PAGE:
Czar Holmgren 'Uses' Galloway
In Seattle, the Seahawks' new coach, Mike Holmgren, is a candidate for the league's most powerful person since Vince Lombardi.
Having been assigned total control of the franchise by the club's new owners, Holmgren obviously decided, in his first move as CEO, to make an example of Joey Galloway, the wide receiver who wanted more money than Holmgren would pay and held out until last week in an unsuccessful effort to get it.
Clearly, the Seattle coach saw the holdout as an opportunity to teach the other Seahawks a useful lesson.
Galloway, whose catches beat Denver Sunday night in his first game back, 20-17, is the club's best player, and if Holmgren wouldn't give a salary raise to his best player, what hope did any other Seahawk have, this year or any year, in a salary argument with the coach?
From now on, Holmgren was saying, in effect, "I'll decide what each of you is worth, and give you each two decisions: Take it or leave it."
The money saved will help the Seahawks pay Holmgren his $4 million a year, the NFL's largest salary.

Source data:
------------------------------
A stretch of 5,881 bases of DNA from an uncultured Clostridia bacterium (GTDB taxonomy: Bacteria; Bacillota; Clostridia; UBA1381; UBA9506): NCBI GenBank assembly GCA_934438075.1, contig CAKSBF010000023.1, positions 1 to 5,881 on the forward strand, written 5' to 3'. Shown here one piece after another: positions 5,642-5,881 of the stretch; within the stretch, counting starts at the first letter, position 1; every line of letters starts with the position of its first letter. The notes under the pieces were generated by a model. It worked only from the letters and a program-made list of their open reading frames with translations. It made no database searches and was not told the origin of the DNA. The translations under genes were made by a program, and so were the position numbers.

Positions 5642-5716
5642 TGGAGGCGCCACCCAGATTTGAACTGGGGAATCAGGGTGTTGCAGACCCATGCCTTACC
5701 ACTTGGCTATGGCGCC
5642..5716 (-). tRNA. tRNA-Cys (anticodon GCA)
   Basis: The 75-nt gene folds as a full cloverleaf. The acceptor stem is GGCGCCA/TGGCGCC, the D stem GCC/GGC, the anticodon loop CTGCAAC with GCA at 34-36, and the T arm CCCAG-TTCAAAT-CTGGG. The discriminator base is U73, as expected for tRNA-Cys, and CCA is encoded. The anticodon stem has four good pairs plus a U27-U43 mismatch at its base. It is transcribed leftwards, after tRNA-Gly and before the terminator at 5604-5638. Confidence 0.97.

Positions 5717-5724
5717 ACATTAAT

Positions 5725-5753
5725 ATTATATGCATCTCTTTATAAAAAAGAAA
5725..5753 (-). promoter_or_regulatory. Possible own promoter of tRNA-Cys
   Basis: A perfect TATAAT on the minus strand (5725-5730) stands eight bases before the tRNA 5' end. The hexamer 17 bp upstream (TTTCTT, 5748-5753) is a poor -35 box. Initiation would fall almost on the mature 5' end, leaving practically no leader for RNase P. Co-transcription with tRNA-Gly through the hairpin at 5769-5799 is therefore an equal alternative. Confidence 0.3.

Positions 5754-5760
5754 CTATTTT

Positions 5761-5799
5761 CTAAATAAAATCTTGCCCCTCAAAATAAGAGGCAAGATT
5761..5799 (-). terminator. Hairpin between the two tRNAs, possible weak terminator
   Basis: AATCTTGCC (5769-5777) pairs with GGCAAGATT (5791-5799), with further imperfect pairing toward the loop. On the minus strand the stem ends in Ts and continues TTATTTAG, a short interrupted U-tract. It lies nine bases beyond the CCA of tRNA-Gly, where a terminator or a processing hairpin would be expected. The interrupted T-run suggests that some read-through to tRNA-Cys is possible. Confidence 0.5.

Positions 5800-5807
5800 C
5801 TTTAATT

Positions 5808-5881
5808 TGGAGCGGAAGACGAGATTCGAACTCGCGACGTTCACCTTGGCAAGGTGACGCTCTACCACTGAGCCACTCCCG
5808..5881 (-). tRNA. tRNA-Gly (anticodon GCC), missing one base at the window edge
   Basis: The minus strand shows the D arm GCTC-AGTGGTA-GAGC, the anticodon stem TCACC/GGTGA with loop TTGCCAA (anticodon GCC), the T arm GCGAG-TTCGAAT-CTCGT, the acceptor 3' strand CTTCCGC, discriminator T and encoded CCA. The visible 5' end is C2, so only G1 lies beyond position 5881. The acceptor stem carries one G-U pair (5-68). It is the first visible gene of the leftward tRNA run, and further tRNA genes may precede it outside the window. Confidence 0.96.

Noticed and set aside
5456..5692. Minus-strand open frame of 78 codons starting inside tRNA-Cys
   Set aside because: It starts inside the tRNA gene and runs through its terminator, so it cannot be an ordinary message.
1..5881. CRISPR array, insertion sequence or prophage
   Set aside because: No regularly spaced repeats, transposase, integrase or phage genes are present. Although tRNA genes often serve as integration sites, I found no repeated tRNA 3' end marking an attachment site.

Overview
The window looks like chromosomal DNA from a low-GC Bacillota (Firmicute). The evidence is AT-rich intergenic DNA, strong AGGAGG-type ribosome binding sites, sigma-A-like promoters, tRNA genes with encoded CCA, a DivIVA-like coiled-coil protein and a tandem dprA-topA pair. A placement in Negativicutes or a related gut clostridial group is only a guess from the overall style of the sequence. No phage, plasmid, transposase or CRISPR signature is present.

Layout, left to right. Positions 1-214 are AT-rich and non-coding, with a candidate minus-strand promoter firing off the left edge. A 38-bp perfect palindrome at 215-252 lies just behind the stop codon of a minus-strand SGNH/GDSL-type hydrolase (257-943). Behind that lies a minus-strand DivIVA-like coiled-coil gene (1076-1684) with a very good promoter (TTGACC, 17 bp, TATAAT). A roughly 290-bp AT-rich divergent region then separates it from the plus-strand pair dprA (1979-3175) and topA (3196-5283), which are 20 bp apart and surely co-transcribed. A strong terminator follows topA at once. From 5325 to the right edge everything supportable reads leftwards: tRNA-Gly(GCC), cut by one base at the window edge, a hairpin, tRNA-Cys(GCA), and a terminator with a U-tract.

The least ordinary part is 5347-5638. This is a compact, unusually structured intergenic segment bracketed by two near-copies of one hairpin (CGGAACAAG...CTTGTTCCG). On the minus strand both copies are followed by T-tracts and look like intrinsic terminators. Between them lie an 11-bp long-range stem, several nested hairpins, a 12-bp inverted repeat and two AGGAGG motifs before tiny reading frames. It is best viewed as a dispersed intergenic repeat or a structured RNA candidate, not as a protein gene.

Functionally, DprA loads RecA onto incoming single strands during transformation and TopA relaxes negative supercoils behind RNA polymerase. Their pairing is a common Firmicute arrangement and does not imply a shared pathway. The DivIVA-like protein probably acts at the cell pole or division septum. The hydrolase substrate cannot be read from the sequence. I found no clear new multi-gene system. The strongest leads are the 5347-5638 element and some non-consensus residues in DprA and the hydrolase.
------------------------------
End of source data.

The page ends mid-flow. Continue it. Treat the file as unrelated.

What's an NFL Contract Worth?
In NFL labor relations, one question is this: Does a player under contract have a moral obligation to keep playing--or is he justified in holding out for more money?
Definitely, he has that moral obligation, in the opinion of the many sports fans who have been criticizing Galloway all season for his greedy reach.
A player's signature is his bond, the fans and many media spokesmen say.
But it isn't quite that simple.
Until a player is eligible for free agency, he is on a one-way street in the NFL with any team that signs him to a contract.
The player is bound by that contract, but not the team, which can fire him anytime.
Although most NBA contracts are guaranteed, almost no NFL contracts are.
The thing to remember about NFL economics is that the money is there.
Someone is going to get it.
In Galloway's case, for instance, if it doesn't go to Galloway, it goes to Paul Allen, the billionaire who owns most of the team.